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EPIX captures memorable day at NHL Winter Classic

by Dan Rosen

Oftentimes, the personalities and experiences around the game that fans and media don't get to see are the most interesting of all.

That's where EPIX has come in these past four weeks, serving as the window to what is usually an unseen world inside a dressing room before a game, on the ice during a game, at home with the players on off days, in the hotel, on the plane, and everywhere else they go where we don't.

The final episode of "EPIX Presents Road to the NHL Winter Classic" doesn't disappoint in bringing the viewer all of that and more. The questions you might have had once the 2015 Bridgestone NHL Winter Classic was over are answered in the episode.

If you were curious about how the Washington Capitals and Chicago Blackhawks got to Nationals Park, what they saw upon arrival on the practice day and New Year's Day, and what they thought of the entire spectacle, the answers are inside the 56-minute, 34-second episode.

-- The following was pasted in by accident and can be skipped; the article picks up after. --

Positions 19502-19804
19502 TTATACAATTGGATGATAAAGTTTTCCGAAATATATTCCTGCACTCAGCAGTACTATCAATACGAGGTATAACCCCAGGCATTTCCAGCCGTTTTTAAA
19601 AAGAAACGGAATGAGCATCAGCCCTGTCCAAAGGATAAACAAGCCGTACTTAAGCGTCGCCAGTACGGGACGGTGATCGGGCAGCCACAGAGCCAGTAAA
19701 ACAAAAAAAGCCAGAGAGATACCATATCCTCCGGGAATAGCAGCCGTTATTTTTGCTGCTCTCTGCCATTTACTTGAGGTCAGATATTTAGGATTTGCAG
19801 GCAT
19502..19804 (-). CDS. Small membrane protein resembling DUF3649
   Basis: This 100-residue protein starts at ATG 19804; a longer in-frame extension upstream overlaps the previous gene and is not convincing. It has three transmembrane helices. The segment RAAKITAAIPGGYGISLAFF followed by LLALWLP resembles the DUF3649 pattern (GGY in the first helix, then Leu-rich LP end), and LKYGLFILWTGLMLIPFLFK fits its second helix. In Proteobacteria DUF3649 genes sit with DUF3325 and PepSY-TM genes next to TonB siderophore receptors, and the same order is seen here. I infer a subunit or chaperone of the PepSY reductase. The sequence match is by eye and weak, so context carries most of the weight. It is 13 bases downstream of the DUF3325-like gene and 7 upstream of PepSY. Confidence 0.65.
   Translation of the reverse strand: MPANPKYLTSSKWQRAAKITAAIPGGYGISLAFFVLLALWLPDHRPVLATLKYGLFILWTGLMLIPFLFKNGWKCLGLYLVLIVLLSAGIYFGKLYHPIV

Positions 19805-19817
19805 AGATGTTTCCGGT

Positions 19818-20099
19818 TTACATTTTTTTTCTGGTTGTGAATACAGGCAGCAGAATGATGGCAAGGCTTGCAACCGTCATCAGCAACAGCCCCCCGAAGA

Hint: Capitals forward Joel Ward was blown away by the size of the Washington Nationals' clubhouse; Washington captain Alex Ovechkin couldn't stop looking around as he talked to Capitals owner Ted Leonsis about the game being a sellout; Joel Quenneville loves the fresh air, the fans, enthusiasm, hype and the fact that the game is for keeps, for two points.

"It's what it's all about," Quenneville says on the plane ride from Chicago to Washington.

The series finale takes you inside the room and onto the ice where NHL officials, along with Ovechkin and Blackhawks captain Jonathan Toews, decide together that the game should start on time instead of being delayed because of sun.

Hint: NHL Deputy Commissioner Bill Daly told a group of executives, including Commissioner Gary Bettman, that the plan was to get input from the players,specifically the goalies, after warm-ups. They would tell the League if they could play or if player safety was a concern. If the game had to be delayed, it wouldn't have started until 2:15 p.m. ET.